At the time when i am writing this post it looks like this.
First thing that we see is that the code is well documented with an explanation of what this class actually represents followed by examples of it’s usage.
Now take your time, pick up a cup of coffee and read the contents of this file from top to bottom.
As we can see the code is very concise and self explanatory. It starts with
Railtie is the core of the Rails framework and provides several hooks
to extend Rails and/or modify the initialization process.
Every major component of Rails (
and Active Record)
is a Railtie. Each of them is responsible for their own initialization.
This makes Rails itself absent of any component hooks,
allowing other components to be used in place of any of the Rails defaults.
So in order to interact with the Rails framework you will need to have a Railtie if you want to register custom generators, rake tasks, run some intializations, add configurations etc. It serves as a gateway, a door to the Ruby on Rails world of magic. We can also see from the code that the framework has predefined several abstract railties such as Rails::Railtie Rails::Engine Rails::Application that are ready for us to use. We are already using the Rails::Application railtie whenever we start a rails project. An example of usage of the Rails::Engine railtie can be found in the devise source code.
We will cover both Rails::Aplication and the Rails::Engine railties in the following posts in this series.
Now if we take a look at the implementation we can see that except for the autoloading part there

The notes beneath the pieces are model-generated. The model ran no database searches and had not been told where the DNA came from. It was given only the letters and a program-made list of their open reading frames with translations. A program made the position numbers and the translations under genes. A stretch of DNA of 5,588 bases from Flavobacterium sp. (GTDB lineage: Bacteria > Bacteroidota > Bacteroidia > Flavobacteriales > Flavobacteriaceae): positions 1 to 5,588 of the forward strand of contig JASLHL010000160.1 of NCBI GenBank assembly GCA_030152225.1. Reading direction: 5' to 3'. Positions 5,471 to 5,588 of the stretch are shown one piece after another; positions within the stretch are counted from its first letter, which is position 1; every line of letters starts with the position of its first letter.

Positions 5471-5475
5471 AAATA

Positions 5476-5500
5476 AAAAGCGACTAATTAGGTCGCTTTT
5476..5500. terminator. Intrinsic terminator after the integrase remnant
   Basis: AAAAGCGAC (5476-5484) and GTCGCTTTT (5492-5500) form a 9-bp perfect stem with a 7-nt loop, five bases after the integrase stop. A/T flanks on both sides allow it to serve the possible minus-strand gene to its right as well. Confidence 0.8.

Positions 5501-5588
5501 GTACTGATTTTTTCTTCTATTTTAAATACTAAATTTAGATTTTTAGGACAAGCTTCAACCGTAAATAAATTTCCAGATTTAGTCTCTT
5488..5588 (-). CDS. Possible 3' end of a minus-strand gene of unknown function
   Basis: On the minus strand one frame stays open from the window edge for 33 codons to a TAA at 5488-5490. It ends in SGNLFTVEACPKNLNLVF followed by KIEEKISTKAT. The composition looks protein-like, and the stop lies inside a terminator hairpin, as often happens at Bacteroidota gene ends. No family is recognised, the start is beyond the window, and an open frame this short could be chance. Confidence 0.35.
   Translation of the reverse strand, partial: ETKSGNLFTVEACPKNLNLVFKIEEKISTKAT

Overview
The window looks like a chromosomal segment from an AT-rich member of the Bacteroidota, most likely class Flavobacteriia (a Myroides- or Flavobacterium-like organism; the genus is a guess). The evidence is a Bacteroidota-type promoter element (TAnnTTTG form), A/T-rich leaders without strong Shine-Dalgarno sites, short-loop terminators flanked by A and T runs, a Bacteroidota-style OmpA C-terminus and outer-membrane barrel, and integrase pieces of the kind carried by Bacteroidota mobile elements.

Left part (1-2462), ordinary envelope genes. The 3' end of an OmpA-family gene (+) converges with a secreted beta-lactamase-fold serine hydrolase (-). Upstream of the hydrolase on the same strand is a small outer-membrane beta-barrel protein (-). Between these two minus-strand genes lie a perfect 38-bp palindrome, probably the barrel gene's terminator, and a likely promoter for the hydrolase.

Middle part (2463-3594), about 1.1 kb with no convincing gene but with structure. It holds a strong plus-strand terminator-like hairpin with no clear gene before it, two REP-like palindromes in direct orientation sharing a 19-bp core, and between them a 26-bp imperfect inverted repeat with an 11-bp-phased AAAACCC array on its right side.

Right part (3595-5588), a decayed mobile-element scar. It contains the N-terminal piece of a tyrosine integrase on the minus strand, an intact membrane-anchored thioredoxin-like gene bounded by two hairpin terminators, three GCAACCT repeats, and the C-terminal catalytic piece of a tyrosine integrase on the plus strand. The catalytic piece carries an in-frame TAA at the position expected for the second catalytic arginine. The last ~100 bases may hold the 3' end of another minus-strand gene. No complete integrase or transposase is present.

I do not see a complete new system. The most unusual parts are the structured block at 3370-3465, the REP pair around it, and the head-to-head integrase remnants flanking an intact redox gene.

is nothing special going on really. Methods like initializer, config, rake_tasks, generators are just simple class methods that are storing the blocks associated with a given
group in a separate collection kept inside of an instance variable of the class object.
This provides an ability for the classes that extend a Railtie to have their own different configuration class. Think of this as a kind of a dependency injection which we will see it
in action when we will look at the Rails::Engine source code.
Reading the source code will supply you with a bag of tricks and tips useful to every ruby
developer and i think that this is a really neat one. One important thing that i must say is that
you should always try to read the code as slowly as possible. Dont haste to reach the bottom. Try
to understand every line, and ask the questions like:
Why this is done this way?
Where can i find an example of its usage and what is it’s purpose?
Believe me, every single line is there for a reason.
Another thing that we should avoid is what i call lazy reading. If we look at the file we can see
that we are using a module Initializable that is being mixed inside the class definition and the Configuration class
which is lazy loaded inside the instance config method so please check them out too. Don leave any
gaps that will result in surprises when we go deeply inside the rabbit hole.